Suppose I have the following clojure functions:

(defn a [x] (* x x))

(def b (fn [x] (* x x)))

(def c (eval (read-string "(defn d [x] (* x x))")))

Is there a way to test for the equality of the function expression - some equivalent of

(eqls a b)

returns true?

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    Impossible -- equivalence of functions is undecidable. – Fred Foo Feb 22 '12 at 11:22
  • Oops, sorry about the bounty comment format--didn't realize the formatting would not work the same way. – Omri Bernstein Aug 21 '12 at 14:33
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    Hi Omri. If you see my answer below, you'll see that I talk about two functions which have the same JVM bytecode as their body. That is effectively intensional equality. I also make the point that intensional equality implies extensional equality (but that the reverse is not true). If the bytecode ends up being different (as it might for some of the examples that you give), then we're back to trying to achieve extensional equality - which as we know is undecideable. Hope that makes things a bit clearer - intensional equality (plus some special cases) is probably the best we can hope for. – kittylyst Aug 23 '12 at 15:48
  • @kittylyst Thanks for the response, and I find your answer thoughtful. I'm becoming convinced that the number of special cases (as you put it) is actually quite large, to the point where we could meaningfully test for function equivalence. For example, I think the case with (* x x) being equivalent to (* x x 1) could be solved by noting that the identity value of the * function is 1. More generally, we could test for an identity value by getting the result of (f). If the given f does have an identity value, we could ignore all such values in some (f ...) when equivalence testing. – Omri Bernstein Aug 24 '12 at 1:55
  • @kittylyst Also: if you know a way to get the JVM bytecode of a function's body, I would love to learn how--that sounds pretty cool to me. – Omri Bernstein Aug 24 '12 at 1:59

I agree with the above answers in regards to Clojure not having a built in ability to determine the equivalence of two functions and that it has been proven that you can not test programs functionally (also known as black box testing) to determine equality due to the halting problem (unless the input set is finite and defined).

I would like to point out that it is possible to algebraically determine the equivalence of two functions, even if they have different forms (different byte code).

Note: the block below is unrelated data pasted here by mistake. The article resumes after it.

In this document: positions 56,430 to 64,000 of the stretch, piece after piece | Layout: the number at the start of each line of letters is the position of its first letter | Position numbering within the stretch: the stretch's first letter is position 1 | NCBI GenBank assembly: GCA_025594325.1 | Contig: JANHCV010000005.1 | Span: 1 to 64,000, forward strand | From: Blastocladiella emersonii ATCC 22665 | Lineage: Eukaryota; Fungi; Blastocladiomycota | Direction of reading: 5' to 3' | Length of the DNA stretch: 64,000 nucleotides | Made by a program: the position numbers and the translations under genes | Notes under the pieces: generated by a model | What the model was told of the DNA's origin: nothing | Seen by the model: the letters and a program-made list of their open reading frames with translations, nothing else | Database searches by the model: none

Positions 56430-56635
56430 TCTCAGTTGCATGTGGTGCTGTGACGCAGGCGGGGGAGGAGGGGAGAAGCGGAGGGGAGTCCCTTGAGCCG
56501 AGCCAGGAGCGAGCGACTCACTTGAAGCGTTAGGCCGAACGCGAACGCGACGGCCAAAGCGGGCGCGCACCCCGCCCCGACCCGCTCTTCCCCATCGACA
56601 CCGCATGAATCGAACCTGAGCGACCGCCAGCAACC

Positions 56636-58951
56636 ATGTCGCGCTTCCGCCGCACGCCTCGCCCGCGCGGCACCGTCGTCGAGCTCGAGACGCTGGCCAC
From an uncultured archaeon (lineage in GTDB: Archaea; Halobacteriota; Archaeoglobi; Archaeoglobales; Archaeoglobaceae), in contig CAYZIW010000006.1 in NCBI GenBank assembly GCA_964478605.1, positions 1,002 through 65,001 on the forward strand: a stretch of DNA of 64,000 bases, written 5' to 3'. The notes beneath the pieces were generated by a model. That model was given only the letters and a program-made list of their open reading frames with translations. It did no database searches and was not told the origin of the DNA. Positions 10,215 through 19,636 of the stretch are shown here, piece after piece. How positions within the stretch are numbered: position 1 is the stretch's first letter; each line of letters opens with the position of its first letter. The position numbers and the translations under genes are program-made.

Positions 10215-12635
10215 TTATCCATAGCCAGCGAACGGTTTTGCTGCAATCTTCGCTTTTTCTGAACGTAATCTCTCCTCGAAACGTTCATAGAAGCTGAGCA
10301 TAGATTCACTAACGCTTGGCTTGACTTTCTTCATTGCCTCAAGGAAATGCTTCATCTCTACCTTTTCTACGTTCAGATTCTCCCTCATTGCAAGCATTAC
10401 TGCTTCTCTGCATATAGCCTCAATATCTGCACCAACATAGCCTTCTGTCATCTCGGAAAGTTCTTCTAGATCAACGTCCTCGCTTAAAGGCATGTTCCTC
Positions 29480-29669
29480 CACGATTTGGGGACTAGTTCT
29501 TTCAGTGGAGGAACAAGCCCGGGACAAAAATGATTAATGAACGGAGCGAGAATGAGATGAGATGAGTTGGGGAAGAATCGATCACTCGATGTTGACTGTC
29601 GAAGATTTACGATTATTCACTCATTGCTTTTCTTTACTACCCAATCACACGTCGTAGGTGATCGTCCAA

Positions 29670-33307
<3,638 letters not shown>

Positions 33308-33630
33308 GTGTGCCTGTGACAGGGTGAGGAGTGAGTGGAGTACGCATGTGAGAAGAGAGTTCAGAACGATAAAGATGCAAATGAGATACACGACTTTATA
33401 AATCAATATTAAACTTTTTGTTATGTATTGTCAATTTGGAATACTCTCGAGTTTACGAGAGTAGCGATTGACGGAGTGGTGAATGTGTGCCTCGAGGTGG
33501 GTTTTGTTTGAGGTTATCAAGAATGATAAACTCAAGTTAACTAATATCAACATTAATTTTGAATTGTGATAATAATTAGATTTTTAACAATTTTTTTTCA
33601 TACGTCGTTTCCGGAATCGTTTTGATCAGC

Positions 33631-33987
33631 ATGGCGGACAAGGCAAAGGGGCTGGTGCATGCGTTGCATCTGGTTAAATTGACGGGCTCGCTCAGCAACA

The method for proving the equivalence algebraically was developed in the 1930's by Alonzo Church and is know as beta reduction in Lambda Calculus. This method is certainly applicable to the simple forms in your question (which would also yield the same byte code) and also for more complex forms that would yield different byte codes.

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It depends on precisely what you mean by "equality of the function expression".

These functions are going to end up as bytecode, so I could for example dump the bytecode corresponding to each function to a byte[] and then compare the two bytecode arrays.

However, there are many different ways of writing semantically equivalent methods, that wouldn't have the same representation in bytecode.

In general, it's impossible to tell what a piece of code does without running it. So it's impossible to tell whether two bits of code are equivalent without running both of them, on all possible inputs.

This is at least as bad, computationally speaking, as the halting problem, and possibly worse.

The halting problem is undecidable as it is, so the general-case answer here is definitely no (and not just for Clojure but for every programming language).

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I cannot add to the excellent answers by others, but would like to offer another viewpoint that helped me. If you are e.g. testing that the correct function is returned from your own function, instead of comparing the function object you might get away with just returning the function as a 'symbol.

I know this probably is not what the author asked for but for simple cases it might do.

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